- Alcohol, Drugs, and Smoking
- Back to School
- Cell Phone Parenting
- Character Strengths and Life Skills
- Cyberbullying, Haters, and Trolls
- Early Childhood
- Facebook, Instagram, and Social
- Learning with Technology
- Marketing to Kids
- Mental Health
- News and Media Literacy
- Privacy and Internet Safety
- Screen Time
- Sex, Gender, and Body Image
- Special Needs and Learning Difficulties
- Technology Addiction
- Violence in Media
Why is it important for kids to see consequences in movies?
Most parents sense that it's better for kids to see bad deeds punished rather than watch characters get off scot-free. Your instincts are right, whether you have little kids who imitate behaviors they see in movies or older kids who may be testing their own limits. But why?
Research has found that kids are more likely to imitate behaviors they see rewarded versus those that are punished. The same is true for behaviors where they see no consequences, because the lack of punishment (say, for hitting someone) is a kind of reward in itself. This imitation can happen through movies and other media, the same as it does through real life. And the more a kid identifies with a character, the greater the impulse to imitate.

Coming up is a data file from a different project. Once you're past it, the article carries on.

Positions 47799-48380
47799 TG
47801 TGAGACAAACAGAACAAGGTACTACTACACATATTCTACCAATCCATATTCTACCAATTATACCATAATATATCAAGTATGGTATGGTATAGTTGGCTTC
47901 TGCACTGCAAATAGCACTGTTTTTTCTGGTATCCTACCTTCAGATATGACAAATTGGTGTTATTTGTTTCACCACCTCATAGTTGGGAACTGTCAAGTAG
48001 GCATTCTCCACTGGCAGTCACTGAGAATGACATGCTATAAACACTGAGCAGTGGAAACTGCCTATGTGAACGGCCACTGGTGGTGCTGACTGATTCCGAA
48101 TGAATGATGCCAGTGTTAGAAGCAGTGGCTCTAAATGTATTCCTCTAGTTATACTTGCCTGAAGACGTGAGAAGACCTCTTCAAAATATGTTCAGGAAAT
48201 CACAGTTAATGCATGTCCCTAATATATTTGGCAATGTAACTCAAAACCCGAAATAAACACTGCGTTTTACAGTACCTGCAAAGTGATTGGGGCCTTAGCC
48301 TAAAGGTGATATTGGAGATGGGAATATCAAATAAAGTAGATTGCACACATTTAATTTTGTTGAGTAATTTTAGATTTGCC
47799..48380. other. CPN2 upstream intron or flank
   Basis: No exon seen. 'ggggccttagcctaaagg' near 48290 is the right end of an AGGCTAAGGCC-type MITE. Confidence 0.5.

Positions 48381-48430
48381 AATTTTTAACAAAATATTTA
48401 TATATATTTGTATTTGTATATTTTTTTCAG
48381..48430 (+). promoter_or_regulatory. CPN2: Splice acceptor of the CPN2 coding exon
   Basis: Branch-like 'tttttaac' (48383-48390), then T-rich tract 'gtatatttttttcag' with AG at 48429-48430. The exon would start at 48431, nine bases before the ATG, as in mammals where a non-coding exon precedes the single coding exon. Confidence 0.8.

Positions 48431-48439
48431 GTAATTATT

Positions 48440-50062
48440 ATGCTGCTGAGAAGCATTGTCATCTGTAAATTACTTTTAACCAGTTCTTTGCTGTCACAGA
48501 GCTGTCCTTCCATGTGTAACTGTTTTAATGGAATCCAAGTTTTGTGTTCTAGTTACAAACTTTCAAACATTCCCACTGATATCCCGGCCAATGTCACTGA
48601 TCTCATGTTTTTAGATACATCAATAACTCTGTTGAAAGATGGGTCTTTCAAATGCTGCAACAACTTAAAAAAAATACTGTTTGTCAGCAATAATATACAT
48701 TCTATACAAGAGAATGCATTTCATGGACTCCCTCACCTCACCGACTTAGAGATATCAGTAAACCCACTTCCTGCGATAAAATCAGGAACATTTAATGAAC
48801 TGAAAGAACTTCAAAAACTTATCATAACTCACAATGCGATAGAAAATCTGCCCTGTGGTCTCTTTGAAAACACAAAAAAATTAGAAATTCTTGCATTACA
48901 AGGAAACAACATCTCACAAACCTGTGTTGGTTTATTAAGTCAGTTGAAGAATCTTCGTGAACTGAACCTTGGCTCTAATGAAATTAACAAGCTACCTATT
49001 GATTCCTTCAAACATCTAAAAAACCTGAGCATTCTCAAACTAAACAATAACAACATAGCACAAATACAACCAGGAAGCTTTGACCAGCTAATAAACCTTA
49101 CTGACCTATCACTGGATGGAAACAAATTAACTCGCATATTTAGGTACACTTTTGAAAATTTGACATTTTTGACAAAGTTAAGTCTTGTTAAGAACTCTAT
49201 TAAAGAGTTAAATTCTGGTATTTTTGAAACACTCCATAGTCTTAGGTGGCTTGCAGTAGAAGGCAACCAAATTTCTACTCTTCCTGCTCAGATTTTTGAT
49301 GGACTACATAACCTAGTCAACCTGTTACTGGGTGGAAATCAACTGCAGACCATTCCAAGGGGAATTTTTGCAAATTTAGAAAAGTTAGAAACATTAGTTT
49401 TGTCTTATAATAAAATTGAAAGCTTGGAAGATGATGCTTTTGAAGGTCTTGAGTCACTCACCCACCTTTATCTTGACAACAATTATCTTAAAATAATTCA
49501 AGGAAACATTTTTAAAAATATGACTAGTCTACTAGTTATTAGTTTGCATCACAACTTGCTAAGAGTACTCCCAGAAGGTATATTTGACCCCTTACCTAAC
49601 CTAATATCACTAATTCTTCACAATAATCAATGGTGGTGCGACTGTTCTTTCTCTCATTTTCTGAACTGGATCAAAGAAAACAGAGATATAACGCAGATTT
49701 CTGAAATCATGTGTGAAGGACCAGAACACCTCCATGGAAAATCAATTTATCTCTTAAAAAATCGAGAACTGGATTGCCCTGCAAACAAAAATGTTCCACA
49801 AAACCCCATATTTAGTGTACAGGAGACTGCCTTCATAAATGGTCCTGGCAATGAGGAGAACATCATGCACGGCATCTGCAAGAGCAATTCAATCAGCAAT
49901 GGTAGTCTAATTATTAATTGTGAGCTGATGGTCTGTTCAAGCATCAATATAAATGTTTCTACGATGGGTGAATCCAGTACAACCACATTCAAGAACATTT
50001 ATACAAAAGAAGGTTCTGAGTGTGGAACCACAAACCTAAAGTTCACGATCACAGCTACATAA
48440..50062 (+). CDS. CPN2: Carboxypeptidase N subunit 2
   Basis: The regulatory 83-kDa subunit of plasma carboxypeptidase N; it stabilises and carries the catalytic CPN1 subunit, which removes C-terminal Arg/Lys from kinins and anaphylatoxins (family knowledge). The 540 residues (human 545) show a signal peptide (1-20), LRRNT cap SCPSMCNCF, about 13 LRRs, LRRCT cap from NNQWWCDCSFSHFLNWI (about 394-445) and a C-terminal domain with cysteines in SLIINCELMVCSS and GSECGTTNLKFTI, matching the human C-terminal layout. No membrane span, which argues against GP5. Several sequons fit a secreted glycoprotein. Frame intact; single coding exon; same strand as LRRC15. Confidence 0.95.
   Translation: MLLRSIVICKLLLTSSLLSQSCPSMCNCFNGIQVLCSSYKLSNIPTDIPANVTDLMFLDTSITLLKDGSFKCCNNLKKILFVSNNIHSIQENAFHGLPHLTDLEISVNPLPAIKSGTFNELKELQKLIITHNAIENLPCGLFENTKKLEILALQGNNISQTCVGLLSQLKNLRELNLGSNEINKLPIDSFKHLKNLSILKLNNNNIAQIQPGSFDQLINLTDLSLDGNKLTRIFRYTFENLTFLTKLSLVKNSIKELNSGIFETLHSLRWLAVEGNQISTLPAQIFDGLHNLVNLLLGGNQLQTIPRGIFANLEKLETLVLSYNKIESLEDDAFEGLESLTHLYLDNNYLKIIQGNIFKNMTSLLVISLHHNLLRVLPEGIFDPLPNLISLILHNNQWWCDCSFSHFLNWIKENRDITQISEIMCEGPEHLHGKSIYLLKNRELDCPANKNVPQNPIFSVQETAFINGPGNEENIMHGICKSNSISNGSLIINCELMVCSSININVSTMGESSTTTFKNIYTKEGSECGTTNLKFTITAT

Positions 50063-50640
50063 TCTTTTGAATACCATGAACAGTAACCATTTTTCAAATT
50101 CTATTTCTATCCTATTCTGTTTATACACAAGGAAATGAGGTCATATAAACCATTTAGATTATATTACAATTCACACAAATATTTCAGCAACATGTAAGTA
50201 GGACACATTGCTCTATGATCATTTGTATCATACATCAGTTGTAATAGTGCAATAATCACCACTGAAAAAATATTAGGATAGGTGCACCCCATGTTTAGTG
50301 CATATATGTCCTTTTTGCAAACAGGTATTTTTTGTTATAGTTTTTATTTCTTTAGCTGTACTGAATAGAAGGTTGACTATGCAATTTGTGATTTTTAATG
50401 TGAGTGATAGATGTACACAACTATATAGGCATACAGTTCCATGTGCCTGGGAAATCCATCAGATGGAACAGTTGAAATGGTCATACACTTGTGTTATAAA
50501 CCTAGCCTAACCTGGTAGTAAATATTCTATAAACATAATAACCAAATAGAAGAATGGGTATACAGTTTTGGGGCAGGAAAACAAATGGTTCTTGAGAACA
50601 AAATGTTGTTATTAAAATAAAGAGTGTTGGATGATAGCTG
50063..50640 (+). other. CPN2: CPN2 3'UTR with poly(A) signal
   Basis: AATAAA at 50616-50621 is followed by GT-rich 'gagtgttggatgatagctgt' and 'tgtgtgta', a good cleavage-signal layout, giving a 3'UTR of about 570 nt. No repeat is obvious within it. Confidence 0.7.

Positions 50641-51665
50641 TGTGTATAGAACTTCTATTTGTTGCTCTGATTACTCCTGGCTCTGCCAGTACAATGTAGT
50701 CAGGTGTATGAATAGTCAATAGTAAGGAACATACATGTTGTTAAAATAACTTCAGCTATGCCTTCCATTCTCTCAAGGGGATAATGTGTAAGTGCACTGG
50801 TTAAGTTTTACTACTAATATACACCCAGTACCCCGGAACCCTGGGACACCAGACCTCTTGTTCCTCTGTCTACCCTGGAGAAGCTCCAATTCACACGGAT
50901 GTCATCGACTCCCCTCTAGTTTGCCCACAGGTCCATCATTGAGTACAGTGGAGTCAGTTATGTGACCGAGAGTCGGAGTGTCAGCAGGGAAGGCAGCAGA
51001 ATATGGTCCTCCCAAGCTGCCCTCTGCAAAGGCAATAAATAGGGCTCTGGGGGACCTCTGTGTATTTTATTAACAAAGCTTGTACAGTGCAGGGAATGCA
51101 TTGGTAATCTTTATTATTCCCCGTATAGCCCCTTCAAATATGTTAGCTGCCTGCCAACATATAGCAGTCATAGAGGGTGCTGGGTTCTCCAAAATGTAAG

For little kids who aren't yet able to understand abstract ideas, consequences need to be simple to be effective (such as how sharing with a friend makes her more likely to share with you).
As kids get older, their ability to wrestle with conflicting ideas -- and less clear-cut consequences -- matures. But it's still important for tweens and teens to see the consequences of truly risky behavior -- for example, drug use, aggression, and sex -- because of how these issues relate to their lives. Tweens and teens are much more likely to absorb messages when they can see themselves in the characters. Older kids tend to appreciate a light touch with any media that has a message, because it helps them protect their independence.
Parents play an important role in helping kids understand the behavior they see on-screen. In the absence of parental support, kids who consume a lot of age-inappropriate media that portrays characters getting away with antisocial behavior -- such as aggression toward women or other types of violence -- may begin to believe such antiheroes are justified in their actions.
Whatever age your kid, co-viewing offers a great chance to talk about issues and share your values. Discussing characters' actions, how they achieve their aims, and what the consequences are can have a significant impact on what a kid takes away from the experience.